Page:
Prospective jurors will appear Tuesday in a federal courtroom at the beginning of a Lodi terrorism trial that attorneys say could stretch nearly three months.
The case was triggered more than eight months ago when Hamid Hayat boarded a plane in Pakistan, returning to his home in Lodi after two years abroad. Then 22, he had married a woman in Pakistan and visited his family there.
That step onto a plane launched a series of events that would soon land both him and his father in jail. Newspapers and TV stations across the nation featured their faces with headlines including the word, “Terrorism.”
U.S. District Judge Garland E. Burrell Jr. will conduct much of the jury questioning in his Sacramento courtroom, likely asking jurors how much they have heard about the case and about possible biases or reasons they cannot serve as jurors.
Attorneys will supply the judge with potential questions but, because of the extensive media coverage, Burrell asked them not to file the documents until Tuesday morning so they would not be published.
Much of the evidence has yet to be revealed in public. Prosecutors contacted more than 30 national agencies to see if they had information, some of it classified because national security was involved.
Hamid Hayat, who caught authorities’ attention because his name was on a no-fly list, is charged with one count of providing material support — himself — to terrorists and three counts of lying to the FBI about knowledge and involvement with a terrorist training camp in Pakistan. His father, Umer Hayat, is charged with two counts of lying to the FBI.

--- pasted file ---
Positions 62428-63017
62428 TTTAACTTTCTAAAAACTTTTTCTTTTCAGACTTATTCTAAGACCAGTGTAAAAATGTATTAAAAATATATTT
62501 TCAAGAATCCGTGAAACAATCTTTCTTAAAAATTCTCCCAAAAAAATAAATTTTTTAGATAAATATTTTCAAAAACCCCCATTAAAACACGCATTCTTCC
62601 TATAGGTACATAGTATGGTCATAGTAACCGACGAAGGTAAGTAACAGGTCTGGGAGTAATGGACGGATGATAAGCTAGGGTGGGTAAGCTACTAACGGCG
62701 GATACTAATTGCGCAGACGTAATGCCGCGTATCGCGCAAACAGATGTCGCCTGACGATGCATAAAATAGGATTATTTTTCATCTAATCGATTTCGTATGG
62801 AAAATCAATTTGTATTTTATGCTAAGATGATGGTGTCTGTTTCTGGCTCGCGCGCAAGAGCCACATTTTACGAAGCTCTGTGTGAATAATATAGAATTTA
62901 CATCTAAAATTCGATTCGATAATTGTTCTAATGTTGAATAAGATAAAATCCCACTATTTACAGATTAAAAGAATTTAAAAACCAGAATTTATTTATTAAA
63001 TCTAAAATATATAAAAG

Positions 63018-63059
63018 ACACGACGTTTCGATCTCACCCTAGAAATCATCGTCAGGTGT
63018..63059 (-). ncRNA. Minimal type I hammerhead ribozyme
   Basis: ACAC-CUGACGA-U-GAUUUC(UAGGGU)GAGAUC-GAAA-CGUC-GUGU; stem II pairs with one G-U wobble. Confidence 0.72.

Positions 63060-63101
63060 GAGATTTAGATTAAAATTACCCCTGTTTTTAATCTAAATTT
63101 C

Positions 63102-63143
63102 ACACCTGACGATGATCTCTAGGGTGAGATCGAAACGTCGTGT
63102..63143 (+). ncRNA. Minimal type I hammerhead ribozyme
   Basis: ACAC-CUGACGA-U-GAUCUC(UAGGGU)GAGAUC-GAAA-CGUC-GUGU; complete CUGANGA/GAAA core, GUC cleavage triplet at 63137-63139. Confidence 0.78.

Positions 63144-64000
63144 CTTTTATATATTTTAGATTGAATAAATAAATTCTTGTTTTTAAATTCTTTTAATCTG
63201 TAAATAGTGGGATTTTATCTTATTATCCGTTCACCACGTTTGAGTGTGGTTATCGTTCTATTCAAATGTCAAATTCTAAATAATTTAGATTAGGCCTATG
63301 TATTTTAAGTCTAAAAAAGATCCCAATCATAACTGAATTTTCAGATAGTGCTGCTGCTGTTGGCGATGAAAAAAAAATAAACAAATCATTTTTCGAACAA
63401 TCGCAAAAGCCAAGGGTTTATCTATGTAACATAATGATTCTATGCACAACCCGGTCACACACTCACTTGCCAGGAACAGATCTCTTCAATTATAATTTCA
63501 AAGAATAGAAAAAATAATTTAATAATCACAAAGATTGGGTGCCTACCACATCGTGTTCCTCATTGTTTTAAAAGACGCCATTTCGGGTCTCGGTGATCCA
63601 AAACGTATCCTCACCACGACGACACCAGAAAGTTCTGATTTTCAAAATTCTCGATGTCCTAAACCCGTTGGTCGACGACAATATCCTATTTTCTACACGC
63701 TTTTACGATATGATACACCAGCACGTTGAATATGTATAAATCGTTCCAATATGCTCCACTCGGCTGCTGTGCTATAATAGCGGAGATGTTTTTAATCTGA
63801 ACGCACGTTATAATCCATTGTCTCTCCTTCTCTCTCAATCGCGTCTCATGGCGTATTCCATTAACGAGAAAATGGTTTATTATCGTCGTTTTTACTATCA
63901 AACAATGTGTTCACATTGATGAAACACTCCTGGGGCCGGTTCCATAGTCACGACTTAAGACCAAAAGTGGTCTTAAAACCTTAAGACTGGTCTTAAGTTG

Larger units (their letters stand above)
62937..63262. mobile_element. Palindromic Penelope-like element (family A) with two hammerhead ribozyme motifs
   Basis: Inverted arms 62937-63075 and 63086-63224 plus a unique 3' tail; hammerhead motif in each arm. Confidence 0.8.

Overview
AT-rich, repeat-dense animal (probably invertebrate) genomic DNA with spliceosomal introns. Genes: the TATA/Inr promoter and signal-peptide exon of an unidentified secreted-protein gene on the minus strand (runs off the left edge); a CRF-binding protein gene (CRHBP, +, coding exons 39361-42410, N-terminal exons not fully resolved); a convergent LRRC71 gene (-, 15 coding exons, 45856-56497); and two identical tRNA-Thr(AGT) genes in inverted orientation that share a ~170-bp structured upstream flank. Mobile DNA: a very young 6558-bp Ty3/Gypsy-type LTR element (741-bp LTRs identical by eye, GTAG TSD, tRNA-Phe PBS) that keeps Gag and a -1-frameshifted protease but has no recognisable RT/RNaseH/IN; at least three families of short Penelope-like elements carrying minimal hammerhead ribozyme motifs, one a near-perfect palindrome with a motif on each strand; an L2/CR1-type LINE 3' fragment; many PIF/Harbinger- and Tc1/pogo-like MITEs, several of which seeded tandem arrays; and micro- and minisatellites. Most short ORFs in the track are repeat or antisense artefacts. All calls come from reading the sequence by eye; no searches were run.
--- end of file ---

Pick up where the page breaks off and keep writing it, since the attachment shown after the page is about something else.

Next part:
The younger Hayat faces up to 39 years in prison if convicted. His 48-year-old father, who drove an ice cream truck in Lodi until his arrest, faces a maximum penalty of 16years. Both have pleaded not guilty.
The men remain held without bail in the Sacramento County Jail, though at one point last year a judge allowed Umer Hayat to be released to house arrest on $1.2 million bond. Government prosecutors appealed and, after numerous court hearing and legal filings, Burrell ultimately over-ruled the bail release.
The case has not been without its legal filings. Hundreds of documents have been filed, and prosecutors earlier this month turned over more than 990 hours of taped conversations. As late as Friday morning, they were turning over more evidence, said attorney Johnny Griffin III, who represents Umer Hayat.
How many, if any, of those recordings will actually be played for the jurors remains to be seen.
Despite the additional evidence, Griffin said Friday evening that he will be ready for trial.